Test Devices has developed a strain survey technique for high-speed rotating parts designed to overcome the problem of high g-loads affecting instrumentation.

Strain surveys enable engineers to understand how their designs can be modified for increased life and improved performance while reducing material costs, and are commonly used for static and linearly moving parts. Strain surveys for rotating parts are much more difficult.

Finite element analysis can be used to identify high stress points - including bolt holes, blades and attachment points - but critical parts must be tested to determine the actual stresses.

Hudson, Massachusetts-based Test Devices mounts small strain sensors on to the test article at the areas of concern with special adhesives. Wires are then dressed and fixed along the part, to the arbor on which it is held, and run up through the centre of the arbor drive spindle and to a slip ring that transfers the sensor data to a computer.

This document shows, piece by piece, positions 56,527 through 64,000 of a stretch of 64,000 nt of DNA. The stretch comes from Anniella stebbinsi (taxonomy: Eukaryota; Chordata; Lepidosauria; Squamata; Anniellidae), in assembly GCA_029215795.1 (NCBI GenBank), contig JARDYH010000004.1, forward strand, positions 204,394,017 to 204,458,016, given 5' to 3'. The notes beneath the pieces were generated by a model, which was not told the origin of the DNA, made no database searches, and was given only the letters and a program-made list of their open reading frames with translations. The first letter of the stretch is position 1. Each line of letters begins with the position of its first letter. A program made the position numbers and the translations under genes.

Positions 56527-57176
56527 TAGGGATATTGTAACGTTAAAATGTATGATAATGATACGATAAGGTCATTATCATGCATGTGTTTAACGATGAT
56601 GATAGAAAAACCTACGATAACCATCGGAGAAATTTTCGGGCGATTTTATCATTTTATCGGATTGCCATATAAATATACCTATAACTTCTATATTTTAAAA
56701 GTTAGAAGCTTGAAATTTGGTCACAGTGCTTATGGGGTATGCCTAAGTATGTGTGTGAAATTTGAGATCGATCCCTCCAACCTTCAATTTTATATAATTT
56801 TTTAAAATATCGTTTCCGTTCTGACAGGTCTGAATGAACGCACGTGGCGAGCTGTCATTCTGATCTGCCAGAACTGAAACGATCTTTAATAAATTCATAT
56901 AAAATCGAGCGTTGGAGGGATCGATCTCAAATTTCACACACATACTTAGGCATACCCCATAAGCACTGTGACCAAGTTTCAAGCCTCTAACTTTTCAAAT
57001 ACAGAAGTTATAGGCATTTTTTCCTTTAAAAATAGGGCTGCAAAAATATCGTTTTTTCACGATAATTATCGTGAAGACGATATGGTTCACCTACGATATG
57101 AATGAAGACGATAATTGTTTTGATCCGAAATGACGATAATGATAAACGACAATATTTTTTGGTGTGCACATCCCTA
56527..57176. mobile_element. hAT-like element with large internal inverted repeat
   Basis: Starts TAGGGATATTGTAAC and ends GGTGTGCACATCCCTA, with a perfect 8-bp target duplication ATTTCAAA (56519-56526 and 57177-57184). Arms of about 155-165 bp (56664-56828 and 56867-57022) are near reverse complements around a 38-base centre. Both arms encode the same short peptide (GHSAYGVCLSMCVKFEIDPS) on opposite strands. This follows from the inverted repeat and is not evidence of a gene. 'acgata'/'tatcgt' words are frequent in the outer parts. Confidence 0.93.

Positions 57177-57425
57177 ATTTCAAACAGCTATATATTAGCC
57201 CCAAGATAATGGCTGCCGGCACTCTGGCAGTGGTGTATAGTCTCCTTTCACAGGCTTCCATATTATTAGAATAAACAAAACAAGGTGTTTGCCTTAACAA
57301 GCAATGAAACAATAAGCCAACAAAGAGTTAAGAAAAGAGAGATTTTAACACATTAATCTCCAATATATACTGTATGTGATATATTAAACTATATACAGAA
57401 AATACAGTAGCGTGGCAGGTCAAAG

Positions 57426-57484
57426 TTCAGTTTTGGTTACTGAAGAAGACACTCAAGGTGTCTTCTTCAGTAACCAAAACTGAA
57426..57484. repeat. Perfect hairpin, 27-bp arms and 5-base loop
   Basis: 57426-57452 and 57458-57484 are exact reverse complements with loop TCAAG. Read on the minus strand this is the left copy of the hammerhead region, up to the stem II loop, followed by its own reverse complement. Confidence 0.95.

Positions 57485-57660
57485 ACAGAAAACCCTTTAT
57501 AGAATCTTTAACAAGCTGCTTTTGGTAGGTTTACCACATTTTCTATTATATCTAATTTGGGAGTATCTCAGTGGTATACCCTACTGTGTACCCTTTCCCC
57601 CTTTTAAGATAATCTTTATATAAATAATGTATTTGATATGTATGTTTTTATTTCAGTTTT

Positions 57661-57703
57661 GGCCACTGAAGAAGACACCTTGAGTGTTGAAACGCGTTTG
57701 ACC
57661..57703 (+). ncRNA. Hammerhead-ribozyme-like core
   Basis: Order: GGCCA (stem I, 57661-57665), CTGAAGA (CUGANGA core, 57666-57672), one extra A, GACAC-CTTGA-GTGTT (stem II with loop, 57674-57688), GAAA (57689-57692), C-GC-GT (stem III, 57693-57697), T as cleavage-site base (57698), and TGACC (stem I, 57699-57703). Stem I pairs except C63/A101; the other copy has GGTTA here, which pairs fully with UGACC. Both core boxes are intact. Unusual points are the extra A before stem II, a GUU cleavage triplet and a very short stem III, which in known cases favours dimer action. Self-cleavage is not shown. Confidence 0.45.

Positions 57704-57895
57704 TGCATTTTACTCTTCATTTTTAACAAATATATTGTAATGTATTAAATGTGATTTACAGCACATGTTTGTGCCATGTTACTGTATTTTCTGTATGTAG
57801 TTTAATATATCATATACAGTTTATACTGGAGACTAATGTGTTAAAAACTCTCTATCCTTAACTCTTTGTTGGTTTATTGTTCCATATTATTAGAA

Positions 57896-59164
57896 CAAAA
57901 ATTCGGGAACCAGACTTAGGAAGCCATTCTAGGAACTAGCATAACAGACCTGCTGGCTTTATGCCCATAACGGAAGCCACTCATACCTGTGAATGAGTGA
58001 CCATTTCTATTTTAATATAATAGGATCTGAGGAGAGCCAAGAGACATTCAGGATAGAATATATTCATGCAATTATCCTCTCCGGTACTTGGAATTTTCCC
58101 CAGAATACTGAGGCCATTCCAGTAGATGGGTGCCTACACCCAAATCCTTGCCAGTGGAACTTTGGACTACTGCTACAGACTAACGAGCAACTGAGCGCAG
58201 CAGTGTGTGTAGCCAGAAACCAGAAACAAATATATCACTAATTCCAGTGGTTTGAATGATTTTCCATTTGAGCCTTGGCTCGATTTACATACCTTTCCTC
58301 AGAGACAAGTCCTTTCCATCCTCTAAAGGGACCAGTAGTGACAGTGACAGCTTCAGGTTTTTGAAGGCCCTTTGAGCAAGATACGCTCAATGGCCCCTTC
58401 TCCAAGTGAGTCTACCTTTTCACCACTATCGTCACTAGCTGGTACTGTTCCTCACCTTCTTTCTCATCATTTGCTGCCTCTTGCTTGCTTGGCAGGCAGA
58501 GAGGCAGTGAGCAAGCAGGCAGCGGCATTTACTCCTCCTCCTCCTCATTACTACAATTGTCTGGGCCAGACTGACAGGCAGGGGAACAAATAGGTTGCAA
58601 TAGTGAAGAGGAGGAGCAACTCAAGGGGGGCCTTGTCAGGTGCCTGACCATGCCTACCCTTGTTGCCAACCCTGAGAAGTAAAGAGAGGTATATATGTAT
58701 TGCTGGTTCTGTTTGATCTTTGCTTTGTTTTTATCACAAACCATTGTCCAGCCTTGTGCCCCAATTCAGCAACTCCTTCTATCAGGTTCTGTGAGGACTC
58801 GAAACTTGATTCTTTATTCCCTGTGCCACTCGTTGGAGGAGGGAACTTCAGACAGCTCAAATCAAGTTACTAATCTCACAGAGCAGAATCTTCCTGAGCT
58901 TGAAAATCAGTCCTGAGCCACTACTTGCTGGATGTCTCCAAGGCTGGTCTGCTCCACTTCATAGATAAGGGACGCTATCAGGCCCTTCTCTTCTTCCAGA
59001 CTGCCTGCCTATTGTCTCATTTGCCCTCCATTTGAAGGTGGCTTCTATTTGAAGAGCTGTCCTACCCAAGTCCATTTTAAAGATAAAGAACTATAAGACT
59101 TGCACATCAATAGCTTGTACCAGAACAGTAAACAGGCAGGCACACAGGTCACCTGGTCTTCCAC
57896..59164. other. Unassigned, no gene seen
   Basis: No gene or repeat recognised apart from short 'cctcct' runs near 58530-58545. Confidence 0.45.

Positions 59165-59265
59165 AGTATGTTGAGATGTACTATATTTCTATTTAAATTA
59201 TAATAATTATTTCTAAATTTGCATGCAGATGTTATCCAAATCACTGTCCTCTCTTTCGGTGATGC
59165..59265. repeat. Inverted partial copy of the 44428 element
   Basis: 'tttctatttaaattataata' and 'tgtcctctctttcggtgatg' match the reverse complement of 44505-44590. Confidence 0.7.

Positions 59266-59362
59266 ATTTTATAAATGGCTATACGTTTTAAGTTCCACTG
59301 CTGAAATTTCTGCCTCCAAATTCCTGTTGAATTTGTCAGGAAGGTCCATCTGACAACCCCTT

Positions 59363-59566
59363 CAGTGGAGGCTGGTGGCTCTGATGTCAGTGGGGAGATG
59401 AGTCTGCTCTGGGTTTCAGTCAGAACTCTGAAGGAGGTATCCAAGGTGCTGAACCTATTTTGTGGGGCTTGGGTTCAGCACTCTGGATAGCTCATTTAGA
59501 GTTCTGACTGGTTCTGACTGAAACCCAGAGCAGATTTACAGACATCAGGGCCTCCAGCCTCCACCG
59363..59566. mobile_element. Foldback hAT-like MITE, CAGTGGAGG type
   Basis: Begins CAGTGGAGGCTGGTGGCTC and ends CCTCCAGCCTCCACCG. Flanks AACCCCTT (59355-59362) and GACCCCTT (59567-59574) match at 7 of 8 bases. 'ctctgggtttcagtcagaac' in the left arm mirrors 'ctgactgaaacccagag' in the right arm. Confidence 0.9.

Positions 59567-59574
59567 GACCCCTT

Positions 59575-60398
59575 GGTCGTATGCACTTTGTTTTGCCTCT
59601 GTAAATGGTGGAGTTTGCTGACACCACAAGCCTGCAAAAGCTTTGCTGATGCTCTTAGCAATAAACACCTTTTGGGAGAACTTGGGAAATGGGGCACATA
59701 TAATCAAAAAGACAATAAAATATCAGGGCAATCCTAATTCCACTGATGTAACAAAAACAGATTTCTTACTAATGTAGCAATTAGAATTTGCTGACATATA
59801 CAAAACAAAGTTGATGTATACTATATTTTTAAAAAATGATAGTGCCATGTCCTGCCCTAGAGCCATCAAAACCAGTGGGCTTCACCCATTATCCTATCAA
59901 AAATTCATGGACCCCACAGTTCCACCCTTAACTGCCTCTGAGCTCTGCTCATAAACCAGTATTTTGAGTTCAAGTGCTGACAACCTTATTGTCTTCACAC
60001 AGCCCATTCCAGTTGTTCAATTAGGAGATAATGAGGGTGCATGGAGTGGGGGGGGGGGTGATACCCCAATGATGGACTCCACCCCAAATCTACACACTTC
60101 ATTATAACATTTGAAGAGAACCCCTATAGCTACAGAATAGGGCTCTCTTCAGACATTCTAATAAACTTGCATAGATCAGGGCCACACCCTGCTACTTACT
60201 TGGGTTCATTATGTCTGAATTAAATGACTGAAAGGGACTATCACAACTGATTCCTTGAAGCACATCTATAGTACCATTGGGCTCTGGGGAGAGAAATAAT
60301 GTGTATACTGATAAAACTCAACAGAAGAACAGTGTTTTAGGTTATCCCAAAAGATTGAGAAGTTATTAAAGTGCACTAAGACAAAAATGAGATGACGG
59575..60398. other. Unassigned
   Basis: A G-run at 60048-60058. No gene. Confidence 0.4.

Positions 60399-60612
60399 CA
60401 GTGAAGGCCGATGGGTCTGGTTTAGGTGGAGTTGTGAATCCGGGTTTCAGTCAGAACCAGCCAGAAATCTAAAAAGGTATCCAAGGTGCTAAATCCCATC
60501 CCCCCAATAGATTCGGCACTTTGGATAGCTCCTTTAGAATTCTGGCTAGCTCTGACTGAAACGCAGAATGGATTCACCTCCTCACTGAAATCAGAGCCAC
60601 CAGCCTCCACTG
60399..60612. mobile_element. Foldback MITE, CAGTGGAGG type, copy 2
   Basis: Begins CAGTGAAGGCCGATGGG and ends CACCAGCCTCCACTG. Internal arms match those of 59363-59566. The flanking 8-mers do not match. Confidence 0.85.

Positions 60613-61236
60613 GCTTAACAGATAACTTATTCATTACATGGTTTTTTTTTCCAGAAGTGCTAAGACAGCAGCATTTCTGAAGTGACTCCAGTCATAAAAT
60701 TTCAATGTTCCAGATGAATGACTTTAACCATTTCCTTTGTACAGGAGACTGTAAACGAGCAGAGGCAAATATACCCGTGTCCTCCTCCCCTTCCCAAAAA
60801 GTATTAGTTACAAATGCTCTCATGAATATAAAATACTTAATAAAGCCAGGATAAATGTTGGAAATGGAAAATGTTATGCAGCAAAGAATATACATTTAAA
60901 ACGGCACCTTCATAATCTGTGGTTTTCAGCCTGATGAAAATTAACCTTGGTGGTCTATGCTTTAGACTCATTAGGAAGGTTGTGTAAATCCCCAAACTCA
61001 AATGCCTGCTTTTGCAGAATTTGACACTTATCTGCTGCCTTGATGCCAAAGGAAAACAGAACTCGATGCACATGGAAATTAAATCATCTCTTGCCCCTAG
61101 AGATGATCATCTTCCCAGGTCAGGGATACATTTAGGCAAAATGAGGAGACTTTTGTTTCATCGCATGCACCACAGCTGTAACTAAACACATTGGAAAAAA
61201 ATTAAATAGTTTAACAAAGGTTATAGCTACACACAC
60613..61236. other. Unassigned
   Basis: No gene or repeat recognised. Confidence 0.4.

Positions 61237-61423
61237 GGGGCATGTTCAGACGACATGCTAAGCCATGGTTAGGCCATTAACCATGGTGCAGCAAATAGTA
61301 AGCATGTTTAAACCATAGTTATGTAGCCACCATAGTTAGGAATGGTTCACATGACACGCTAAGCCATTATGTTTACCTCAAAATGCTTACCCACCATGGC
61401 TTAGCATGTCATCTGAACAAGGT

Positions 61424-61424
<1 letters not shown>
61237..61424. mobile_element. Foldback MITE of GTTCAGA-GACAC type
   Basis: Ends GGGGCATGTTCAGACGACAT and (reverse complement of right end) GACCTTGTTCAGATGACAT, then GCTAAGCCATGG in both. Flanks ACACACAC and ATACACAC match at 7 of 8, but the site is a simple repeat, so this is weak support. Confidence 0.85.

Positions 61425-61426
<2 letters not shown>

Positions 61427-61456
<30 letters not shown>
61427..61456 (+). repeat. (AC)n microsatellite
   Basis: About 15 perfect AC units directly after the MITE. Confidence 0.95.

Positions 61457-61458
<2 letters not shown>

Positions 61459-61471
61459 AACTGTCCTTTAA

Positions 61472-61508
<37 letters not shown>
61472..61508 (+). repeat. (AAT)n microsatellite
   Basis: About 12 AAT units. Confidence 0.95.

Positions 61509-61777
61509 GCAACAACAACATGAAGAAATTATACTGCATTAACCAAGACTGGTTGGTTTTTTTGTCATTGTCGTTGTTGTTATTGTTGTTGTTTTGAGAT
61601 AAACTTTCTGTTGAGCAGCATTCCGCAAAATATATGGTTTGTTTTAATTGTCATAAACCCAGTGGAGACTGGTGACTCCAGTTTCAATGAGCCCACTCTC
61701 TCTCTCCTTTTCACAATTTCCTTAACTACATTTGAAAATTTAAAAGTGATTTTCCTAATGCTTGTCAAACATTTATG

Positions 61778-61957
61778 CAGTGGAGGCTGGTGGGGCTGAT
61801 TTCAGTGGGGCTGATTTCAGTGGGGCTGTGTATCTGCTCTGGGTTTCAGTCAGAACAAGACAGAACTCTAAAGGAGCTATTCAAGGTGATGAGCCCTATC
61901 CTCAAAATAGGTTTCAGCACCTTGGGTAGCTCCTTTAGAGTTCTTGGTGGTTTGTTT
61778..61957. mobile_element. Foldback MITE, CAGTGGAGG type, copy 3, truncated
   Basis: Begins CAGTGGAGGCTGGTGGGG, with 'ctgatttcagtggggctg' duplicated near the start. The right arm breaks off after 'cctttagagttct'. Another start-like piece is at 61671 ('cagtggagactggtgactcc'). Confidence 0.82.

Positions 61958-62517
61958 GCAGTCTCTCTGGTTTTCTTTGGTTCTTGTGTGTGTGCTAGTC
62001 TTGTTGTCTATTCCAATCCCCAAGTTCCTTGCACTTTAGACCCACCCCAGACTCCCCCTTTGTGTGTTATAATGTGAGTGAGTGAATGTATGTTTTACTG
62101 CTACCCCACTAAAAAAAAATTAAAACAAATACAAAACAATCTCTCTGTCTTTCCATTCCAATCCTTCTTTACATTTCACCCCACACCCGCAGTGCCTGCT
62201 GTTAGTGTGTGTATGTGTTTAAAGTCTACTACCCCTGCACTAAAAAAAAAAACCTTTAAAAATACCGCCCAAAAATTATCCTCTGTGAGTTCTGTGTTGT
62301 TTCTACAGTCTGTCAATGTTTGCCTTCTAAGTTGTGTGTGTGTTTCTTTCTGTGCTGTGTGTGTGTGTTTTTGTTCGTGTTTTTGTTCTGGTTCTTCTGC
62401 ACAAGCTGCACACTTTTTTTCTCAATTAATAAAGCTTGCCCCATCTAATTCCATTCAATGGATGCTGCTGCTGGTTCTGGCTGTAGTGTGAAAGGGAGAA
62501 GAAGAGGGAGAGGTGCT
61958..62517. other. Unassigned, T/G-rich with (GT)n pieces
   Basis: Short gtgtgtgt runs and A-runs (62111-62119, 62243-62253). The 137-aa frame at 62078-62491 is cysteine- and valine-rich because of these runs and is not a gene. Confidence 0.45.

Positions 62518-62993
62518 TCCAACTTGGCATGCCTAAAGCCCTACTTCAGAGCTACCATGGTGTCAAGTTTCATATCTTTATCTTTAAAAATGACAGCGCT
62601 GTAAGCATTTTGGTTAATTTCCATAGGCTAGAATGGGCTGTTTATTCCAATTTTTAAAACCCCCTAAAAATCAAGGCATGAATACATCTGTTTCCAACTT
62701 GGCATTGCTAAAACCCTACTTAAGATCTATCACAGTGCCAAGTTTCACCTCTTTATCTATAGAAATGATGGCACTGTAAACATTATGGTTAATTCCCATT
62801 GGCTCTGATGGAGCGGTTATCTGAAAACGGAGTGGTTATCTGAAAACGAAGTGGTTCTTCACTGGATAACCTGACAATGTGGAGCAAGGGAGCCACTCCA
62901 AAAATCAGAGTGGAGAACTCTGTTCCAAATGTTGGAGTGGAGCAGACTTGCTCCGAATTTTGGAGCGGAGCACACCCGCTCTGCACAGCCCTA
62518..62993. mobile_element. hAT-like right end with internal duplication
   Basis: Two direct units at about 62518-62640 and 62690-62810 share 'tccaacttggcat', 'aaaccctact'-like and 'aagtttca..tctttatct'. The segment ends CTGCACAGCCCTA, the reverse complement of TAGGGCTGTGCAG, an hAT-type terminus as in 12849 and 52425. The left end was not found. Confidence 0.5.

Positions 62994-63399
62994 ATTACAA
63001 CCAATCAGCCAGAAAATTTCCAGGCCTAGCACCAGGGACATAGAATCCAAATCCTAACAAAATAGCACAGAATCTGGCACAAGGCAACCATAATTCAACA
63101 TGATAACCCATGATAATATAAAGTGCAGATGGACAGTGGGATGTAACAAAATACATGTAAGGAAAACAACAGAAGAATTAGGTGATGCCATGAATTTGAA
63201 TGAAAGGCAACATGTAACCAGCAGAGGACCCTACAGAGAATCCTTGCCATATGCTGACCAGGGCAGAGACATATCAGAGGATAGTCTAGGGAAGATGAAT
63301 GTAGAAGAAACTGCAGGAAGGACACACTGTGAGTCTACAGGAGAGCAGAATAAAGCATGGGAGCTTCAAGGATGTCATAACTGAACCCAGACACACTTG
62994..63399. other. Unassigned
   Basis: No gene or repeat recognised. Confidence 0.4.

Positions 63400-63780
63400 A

A profile of the strain readings over the designer's chosen range of speeds is created from the resulting data. Test Devices says its equipment allows speeds all the way up to and including burst speeds. Unlike one-time brittle coatings sometimes used, Test Devices strain surveys can cycle a part multiple times and be done at various temperatures giving a more accurate representation of design performance, the company says.

Source: Flight International